On the SG300-52, I've noticed that SNMP monitoring of LAGs versus regular switch ports give incorrect (way too large and unrealistic) values for the octets transferred.
For simplicities sake, let's say I have two devices connected a SG300-52 switch. One of these devices is using LAG (802.3ad) with GigE ports while one is not (vanilla GigE). Transferring data from device 2 (non-LAG) to device 1 (LAG) shows an average rate of ~80MB/s on device 2 and device 1 using software interface monitoring tools. Monitoring SNMP ifOutOctets the LAG port for device 1 shows an average bandwidth (so the derivative of the raw SNMP value) of ~320MB/s. Looking at ifInOctets for the non-LAG device 2 port shows an average bandwidth of ~80MB/s.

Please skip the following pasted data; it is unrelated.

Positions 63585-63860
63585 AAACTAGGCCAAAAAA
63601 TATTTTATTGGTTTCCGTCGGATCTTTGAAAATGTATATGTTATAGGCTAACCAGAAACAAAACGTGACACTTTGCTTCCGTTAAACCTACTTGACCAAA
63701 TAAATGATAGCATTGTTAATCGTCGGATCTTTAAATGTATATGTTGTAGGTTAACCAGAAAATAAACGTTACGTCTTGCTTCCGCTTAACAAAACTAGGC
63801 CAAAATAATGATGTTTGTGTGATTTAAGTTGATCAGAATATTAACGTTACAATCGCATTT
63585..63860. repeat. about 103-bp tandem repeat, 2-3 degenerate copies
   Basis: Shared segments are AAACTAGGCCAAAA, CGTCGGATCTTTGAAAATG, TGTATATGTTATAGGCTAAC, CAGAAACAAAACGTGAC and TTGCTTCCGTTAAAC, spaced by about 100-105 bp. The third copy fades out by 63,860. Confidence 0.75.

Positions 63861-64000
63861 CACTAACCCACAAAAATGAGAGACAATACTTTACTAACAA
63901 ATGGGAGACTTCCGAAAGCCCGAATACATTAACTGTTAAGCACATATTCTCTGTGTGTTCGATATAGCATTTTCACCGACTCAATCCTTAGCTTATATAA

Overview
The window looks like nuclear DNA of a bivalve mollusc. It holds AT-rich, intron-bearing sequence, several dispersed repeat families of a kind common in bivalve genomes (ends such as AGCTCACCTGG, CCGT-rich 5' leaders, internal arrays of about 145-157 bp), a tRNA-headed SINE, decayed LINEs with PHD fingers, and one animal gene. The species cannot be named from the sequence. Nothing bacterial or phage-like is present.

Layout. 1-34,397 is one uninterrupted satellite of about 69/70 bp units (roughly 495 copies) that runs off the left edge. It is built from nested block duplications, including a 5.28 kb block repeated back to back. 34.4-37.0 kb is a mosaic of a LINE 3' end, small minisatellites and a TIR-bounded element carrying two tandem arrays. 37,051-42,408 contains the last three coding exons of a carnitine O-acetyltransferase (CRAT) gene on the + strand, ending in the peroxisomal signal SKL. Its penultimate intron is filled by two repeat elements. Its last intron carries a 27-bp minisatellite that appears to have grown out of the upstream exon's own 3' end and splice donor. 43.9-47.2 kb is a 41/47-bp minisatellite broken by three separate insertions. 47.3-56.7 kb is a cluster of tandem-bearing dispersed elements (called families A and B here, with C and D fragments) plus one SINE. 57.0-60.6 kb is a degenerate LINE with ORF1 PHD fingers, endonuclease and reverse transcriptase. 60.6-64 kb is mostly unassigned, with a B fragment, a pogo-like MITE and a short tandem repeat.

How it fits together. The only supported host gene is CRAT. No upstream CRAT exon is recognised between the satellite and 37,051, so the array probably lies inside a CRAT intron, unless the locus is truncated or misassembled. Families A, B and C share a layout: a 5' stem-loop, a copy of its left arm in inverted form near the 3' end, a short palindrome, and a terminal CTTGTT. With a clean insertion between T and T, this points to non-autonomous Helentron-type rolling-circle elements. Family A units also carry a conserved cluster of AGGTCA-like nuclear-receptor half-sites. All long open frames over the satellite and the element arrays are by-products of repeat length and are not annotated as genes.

Even ignoring the implausibly large value for bandwidth of the LAG device, communication to this device is only from the non-LAG device, i.e. there aren't other devices on this switch that are communicating with the LAG device at the same time as this test.
Using ifHC*Octets yields even more ridiculous results for the LAG group, while non-LAG ports still report bandwidth correctly. Has anyone else come across this?